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Active Hurricane Season Predicted for 2024


Colorado State University (CSU) hurricane researchers predict an active Atlantic hurricane season (June 1 to November 30) in their initial 2024 forecast.

ARRL Director of Emergency Management Josh Johnston, KE5MHV, attended the National Hurricane Conference in Florida in late March, where the CSU prediction was issued. "The common discussion at the National Hurricane Conference this year was the potential for a very active year, and the forecast from CSU enforces that thought," said Johnston. "Several of the forecasters were pointing to indications that we are moving from an El Niño to a La Niña and that could potentially cause a more active season."  

The CSU Tropical Weather & Climate Research team predicts 23 named storms during the Atlantic hurricane season. Of those, researchers forecast that 11 will become hurricanes and five will reach major hurricane strength, as measured by the Saffir-Simpson Hurricane Wind Scale, with sustained winds of 111 mph or greater. The prediction is above the 30-year average for hurricanes and storms and is above the total of 20 storms, seven hurricanes, and three Category 3 or higher hurricanes in 2023.  

Senior Research Scientist in the Department of Atmospheric Science at CSU and the lead author of the report Phil Klotzbach said, "So far, the 2024 hurricane season is exhibiting characteristics similar to 1878, 1926, 1998, 2010, and 2020. Our analog seasons were all very active Atlantic hurricane seasons."  

The team predicts that 2024 hurricane activity will be about 170% of the average season from 1991 - 2020. By comparison, 2023's hurricane activity was about 120% of the average season. The report also includes the probability of major hurricanes making landfall, including a 62% probability for the entire US coastline.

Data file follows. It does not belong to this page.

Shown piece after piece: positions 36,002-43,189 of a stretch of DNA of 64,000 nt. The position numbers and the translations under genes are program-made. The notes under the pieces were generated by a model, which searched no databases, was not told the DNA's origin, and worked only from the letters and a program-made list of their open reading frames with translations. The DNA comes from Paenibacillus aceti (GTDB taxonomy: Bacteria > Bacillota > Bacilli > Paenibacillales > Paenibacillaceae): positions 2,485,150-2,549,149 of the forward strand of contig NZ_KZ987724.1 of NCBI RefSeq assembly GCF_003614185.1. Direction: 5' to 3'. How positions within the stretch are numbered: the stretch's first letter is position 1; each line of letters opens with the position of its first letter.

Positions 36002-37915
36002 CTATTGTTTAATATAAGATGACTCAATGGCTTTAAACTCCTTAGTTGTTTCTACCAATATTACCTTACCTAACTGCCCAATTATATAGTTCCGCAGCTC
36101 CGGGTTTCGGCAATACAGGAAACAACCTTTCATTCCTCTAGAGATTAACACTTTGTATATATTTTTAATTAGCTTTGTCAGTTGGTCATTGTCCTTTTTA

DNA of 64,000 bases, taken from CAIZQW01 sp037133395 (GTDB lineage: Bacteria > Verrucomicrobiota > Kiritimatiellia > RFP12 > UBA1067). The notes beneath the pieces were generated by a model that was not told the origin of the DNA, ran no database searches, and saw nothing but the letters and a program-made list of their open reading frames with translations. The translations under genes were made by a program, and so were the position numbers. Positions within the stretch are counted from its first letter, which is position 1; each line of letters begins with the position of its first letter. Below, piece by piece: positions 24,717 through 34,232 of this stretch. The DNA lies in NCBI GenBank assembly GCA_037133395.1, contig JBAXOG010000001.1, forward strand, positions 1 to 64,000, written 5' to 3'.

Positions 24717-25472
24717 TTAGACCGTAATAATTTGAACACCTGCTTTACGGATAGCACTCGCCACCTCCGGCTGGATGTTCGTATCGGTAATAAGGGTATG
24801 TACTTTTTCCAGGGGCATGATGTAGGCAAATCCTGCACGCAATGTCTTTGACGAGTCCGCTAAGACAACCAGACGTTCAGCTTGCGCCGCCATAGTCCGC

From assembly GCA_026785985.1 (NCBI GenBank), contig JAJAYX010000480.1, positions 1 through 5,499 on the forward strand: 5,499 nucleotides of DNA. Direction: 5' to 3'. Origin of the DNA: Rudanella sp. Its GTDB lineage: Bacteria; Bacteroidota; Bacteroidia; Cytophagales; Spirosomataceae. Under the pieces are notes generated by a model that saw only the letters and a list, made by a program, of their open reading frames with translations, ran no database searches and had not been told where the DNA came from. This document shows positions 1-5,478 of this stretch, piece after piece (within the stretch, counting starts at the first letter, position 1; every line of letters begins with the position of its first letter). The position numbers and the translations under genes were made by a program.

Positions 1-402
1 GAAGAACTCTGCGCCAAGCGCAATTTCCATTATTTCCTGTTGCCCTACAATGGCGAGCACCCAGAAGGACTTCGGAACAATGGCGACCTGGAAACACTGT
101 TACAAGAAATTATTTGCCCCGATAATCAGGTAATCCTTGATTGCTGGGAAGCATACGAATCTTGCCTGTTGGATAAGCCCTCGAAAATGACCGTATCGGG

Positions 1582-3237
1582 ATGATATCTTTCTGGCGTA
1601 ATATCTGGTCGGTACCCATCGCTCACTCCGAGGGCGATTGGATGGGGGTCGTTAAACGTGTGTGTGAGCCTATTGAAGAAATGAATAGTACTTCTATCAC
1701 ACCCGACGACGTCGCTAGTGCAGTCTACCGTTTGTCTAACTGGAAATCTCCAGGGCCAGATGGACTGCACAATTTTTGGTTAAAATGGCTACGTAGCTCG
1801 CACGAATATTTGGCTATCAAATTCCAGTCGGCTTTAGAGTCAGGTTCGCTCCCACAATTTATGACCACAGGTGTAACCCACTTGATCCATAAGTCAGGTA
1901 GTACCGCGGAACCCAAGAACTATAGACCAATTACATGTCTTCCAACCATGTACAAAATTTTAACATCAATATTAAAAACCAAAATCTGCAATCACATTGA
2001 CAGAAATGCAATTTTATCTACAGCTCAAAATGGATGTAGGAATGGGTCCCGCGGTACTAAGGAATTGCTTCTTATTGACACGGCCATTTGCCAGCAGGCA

The average landfall from 1880 - 2020 was 43%.   The report also indicates increased landfall probabilities of 34% for the East Coast of the US, including the Florida peninsula (the average from 1880 - 2020 was 21%); 42% for the Gulf Coast, from the Florida panhandle westward to Brownsville (the average from 1880 - 2020 was 27%), and 66% for the Caribbean (the average from 1880 - 2020 was 47%).  

The National Weather Service (NWS), National Hurricane Center (NHC), and Hurricane Watch Net (HWN) are prepared for an active hurricane season. Amateur radio operators can take part in activations on 14.325 MHz during the day and on 7.268 kHz at night. As propagation changes, the HWN may operate both frequencies simultaneously.  

At the Florida conference, Johnston also highlighted the relationship between ARRL and the Federal Emergency Management Agency (FEMA), as well as ARRL's position as a net control station within the SHAred RESources High Frequency Radio Program (SHARES) managed by the Cybersecurity and Infrastructure Security Agency.  

"Now is the time to prepare for emergencies of any type by building relationships, training and refreshing skills, and testing and preparing equipment," added Johnston.



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